If you don't believe the competition for labor is fierce, you should talk to Jase Prewett, vice president of construction at Brookfield Residential's Southern California office.

In April, Prewett says a rival drywall company came into one of its job-sites in Southern California as his contractors hung drywall. The firm's intent? Stealing Brookfield's drywall subcontractor's workers. One of the site managers asked them to leave, but an hour later, the rival staked out another house in the community, trying to entice different drywallers to come aboard.

In the past, contractors would engage in fierce competition for labor in California. But Prewett, whose company subcontracts all of its labor, has never seen anything quite like this—trade contractors fighting over crews by offering them signing bonuses and raises to come aboard exclusively.

"In the west, we've kind of have this unspoken rule—a kind of gentleman's agreement—that none of that recruiting happens on site," Prewett says. "But that's out the window now." 

How did it come to this, one contractor entering a construction site to steal another contractor's labor? There's not one simple reason. Instead, a litany of factors—the real estate bust, the resulting migration of construction workers back to their home countries, the oil boom, and construction perking back up again—led to one simple place: The scarcity of labor potentially strangling the housing recovery before it even really starts.

A Growing Problem

The numbers back up what Prewett and other builders around the country see firsthand. Construction firms added 280,000 over 12 months, with 45,000 just in April. The sector's unemployment rate fell to a nine-year April low of 7.5%, according to an analysis by the Associated General Contractors of America.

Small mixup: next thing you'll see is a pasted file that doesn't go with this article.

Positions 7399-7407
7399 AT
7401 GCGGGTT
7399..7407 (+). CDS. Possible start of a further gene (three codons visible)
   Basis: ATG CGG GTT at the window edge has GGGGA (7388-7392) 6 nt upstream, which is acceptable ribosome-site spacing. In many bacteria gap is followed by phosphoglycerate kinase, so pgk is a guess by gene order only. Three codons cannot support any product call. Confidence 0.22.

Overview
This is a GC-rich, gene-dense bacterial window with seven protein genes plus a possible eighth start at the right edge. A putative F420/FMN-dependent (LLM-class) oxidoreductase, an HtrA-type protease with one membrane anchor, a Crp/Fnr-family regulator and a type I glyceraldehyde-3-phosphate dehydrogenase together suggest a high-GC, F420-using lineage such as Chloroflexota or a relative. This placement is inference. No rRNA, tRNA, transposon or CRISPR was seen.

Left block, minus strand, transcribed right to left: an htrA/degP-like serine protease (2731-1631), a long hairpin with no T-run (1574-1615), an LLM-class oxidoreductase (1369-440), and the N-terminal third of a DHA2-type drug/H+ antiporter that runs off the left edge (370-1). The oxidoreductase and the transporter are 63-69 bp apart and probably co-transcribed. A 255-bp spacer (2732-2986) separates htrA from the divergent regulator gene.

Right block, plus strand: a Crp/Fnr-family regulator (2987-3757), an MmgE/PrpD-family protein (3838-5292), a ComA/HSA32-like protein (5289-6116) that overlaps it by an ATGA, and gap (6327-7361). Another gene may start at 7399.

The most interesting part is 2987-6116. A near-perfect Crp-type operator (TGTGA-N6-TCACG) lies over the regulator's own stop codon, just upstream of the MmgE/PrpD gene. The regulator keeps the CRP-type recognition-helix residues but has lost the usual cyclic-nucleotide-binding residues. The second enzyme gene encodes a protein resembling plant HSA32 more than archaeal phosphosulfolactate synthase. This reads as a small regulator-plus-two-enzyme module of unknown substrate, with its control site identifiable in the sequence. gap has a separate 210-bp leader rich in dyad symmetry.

But that's for the construction industry as a whole. Drill down to the single-family level and the stats really hit home.

Consider Metrostudy's Builder Labor Supply report, which was released earlier this year and sponsored by Acme Brick, Johns Manville, Lubrizol, and MiTek--Berkshire Hathaway Companies. In that survey, 70% of builders and general contractors across the country cited "labor" as their No. 1 challenge, blowing away "material pricing" in second place with 20%. More than two-thirds (67%) of respondents said they were experiencing labor shortages. And, in every region, at least 64% of respondents reported experiencing labor issues.

In a January National Association of Home Builders survey, builders listed labor as their greatest concern for 2015. In 2014, it was their second biggest concern.

"The one persistent problem that won't get better is people," said TRI Pointe's CEO Doug Bauer in an interview late last year. "Sub trade labor will continue to be a problem. You'll continue to have higher labor costs. A lot of the guys in the industry that were experienced have left."

In many ways, you would think deep-pocketed public builders like Bauer's TRI Pointe, with 3,100 closings last year, could lock in labor at will. But, all of the builders who constructed 250 homes or more per year reported labor issues.

Fayetteville, N.C.–based Caviness & Cates Communities closed 444 homes in 2014, and it felt the squeeze for contractors. "The trades are tough right now because there's a shortage of them and lot of them went out of business in the downturn," says Chris Cates, co-owner of Caviness & Cates Communities. "The good trades are in such demand that they can just name their number."

Darren Sutton, president of Bonterra Builders in Matthews, N.C., which completed 303 homes last year himself, thinks many bigger companies get hung up in bureaucratic barriers.